In response to President Trump’s recent executive order restricting immigration from seven Middle Eastern states and suspending entrance of all refugees to the United States, hundreds gathered outside the American consulate in downtown Toronto on Monday to peacefully protest. The protests later moved to City Hall and Nathan Phillips Square and finally back to the U.S. Consulate. The protest began at 8:00 am and lasted until 12:00 this afternoon.
Many protesters held signs including clever ones like “No Ban, No Bannon” and “History is watching you” to more serious signs referencing Nazi Germany. Various chants were heard throughout the protest such as “no hate, no fear, immigrants are welcome here,” “justice for immigrants, freedom for refugees,” and “no ban, no wall, sanctuary for all.” Chants were heard being shouted loudly throughout the crowd—energy was not absent.
On Sunday night, the US State Department sent out a release stating that the US Consulate in Toronto would be closed for the day Monday, and all scheduled appointments would be rescheduled for another day, due to the protest. “The US Consulate will have limited operations and there will be no Visa or American Citizen Services appointments on January 30th, 2017” the release stated.
The release warned that, “Even demonstrations intended to be peaceful can turn confrontational and escalate into violence”. Giving warning and knowledge to all recipients of the release that there would be uniformed police present during the demonstration.
The protest catalyzed from a Facebook event, “We Support Refugees + Muslims. Peaceful protest at US Consulate”, created by Dave Meslin. The event gathered a over 7,100 interested persons with nearly 4,000 people expected to attend. Meslin writes in the group, “we are acting as allies, and not speaking on behalf of anyone, nor claiming to be a voice for this issue”.
Within the event description Meslin calls for action from anyone believing a compassionate world. York University professor, Kristin Andrews states in reference to being asking about Trump’s new order, “I have never seen anything like this”. Andrews also hopes to see more being done by local MPs to improve immigration standards, “the refugee policies are not great” she adds.
In a news conference held on Sunday, Canadian Immigration Minister, Ahmed Hussen, verified that permanent residents of Canada or those US citizens who have a valid Canadian permanent resident card/passport are able to enter Canada and will not be held by American officials when trying to enter Canada.
Hussen also stated in the news conference on Sunday that Canada will provide temporary shelter to those in limbo by the ban. There are currently no known individuals stranded in American airports.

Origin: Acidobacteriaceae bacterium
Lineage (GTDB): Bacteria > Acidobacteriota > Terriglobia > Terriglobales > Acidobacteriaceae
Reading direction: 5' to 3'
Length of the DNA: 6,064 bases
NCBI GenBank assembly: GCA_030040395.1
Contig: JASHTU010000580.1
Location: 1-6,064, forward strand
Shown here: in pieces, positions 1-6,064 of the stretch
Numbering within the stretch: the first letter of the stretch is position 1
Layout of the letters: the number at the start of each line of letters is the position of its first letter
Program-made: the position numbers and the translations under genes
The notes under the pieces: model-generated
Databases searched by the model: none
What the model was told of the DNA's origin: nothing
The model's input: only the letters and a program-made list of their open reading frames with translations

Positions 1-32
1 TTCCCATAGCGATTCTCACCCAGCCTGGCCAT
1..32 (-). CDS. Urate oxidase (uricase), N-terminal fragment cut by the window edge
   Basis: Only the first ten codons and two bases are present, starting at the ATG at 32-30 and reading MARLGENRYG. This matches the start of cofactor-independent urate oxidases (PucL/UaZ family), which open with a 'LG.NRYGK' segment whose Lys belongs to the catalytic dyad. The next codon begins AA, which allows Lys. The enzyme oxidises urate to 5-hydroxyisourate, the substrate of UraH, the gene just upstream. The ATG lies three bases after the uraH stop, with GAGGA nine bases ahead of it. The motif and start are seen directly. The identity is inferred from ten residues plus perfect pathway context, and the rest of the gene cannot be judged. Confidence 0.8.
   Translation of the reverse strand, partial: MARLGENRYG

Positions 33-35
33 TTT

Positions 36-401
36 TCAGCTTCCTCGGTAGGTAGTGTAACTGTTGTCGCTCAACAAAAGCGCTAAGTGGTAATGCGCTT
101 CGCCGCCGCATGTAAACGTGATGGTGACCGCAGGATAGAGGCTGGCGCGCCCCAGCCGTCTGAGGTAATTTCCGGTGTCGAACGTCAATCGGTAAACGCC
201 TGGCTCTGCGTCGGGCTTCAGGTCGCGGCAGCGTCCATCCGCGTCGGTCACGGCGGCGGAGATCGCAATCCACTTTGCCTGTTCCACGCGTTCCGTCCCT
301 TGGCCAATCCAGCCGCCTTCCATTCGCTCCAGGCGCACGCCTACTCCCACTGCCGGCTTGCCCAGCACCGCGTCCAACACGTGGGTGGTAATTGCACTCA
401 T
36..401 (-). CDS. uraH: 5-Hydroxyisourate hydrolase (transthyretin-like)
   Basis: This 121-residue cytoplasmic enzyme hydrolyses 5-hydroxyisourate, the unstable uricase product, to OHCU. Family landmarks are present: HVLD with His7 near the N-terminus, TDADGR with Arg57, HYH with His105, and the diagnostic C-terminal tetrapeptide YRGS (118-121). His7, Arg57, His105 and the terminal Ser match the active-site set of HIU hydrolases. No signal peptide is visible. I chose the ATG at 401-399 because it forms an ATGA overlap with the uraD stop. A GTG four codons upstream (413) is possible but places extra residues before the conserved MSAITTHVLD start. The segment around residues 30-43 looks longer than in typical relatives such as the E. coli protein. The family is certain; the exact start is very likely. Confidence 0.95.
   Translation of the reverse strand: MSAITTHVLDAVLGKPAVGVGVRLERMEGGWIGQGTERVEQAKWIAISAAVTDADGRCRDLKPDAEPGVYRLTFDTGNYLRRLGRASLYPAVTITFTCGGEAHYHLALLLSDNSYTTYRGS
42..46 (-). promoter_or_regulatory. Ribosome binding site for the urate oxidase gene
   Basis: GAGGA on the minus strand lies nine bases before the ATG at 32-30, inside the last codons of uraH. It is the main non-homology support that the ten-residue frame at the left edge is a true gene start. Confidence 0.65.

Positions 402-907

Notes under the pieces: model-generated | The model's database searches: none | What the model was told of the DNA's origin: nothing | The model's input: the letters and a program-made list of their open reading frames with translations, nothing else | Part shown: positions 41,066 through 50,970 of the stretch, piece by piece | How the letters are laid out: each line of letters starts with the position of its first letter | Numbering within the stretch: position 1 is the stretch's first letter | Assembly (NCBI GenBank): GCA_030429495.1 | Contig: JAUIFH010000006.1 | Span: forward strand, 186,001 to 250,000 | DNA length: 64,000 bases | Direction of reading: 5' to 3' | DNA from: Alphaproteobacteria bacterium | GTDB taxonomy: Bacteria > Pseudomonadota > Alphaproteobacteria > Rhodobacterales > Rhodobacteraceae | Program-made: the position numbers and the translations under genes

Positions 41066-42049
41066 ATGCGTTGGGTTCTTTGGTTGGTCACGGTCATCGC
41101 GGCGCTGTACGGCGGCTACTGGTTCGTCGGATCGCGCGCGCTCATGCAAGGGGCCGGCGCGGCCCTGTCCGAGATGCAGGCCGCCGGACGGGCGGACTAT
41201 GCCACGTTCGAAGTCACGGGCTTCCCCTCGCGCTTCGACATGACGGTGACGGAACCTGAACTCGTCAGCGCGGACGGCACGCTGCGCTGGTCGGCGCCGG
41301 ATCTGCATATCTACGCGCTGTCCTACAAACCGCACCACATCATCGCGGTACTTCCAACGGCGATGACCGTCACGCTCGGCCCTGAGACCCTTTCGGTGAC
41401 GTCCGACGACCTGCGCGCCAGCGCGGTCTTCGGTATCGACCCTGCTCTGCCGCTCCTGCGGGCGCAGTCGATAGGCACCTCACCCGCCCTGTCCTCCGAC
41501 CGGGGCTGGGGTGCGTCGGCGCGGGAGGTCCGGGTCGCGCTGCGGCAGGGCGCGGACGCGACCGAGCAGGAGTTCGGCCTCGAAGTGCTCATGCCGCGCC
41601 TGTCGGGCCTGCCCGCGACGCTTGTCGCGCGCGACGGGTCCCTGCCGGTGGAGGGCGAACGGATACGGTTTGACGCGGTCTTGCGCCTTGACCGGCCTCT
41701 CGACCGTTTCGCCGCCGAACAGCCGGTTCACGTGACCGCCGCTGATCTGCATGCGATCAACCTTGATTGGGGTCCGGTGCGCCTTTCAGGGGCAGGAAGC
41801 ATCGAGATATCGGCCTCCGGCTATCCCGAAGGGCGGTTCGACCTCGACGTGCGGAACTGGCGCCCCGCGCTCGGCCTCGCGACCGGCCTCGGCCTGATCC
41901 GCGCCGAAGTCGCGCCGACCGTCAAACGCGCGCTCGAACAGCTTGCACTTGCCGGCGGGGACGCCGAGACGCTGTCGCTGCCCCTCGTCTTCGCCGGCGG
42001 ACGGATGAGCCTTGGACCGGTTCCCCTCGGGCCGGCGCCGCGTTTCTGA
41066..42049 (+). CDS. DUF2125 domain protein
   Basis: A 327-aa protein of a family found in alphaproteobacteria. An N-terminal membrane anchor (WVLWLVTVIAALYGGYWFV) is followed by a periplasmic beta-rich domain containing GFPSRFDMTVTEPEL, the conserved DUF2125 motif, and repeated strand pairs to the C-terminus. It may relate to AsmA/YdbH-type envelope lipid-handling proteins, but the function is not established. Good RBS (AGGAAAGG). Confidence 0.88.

Students and Toronto residents have been sharing links and creating posts, urging their peers to email or send a letter to their local MP to express their concerns with the ban and Canada’s duties in alignment to this. University of Toronto student, and Stranded Editor, Celeste Yim, created a customizable letter that concerns Canada’s actions and involvement with refugees and policies.
The Strand attempted to contact local MP and Minister of Foreign Affairs, Chrystia Freeland, about the efforts being taken to protect refugees, but has yet to receive a response.
The Canada-U.S. Safe Third Country Agreement states that: “refugee claimants are required to request refugee protection in the first safe country they arrive in, unless they qualify for an exception to the Agreement.” This law blocks people that could potentially be stranded or turned back at the United States from then trying to settle in Canada. At the protest there was much call for this law to be repealed, and is also stated as a demand in the draft letter mentioned above.
The recent events in Québec City on Sunday, January 29th where 6 members of the Islamic Cultural Centre of Québec City were killed, were mentioned multiple times and there were multiple moments of silence throughout the duration of the protest. Toronto local, Lisa Aikman stated that “we need to raise awareness and create a visual symbol” when being asked about the power of solidarity in moments filled with conflict.
Speakers at the protest included members from a Canadian law firm promising support if protesters are arrested, members of the Toronto Muslim Community, a local Rabbi, a representative from the Ontario Federation of Labourers, and City Councillor Joe Mihevic who exclaimed that “Toronto is a sanctuary city” to the crowd. Protesters were invited up to speak as well.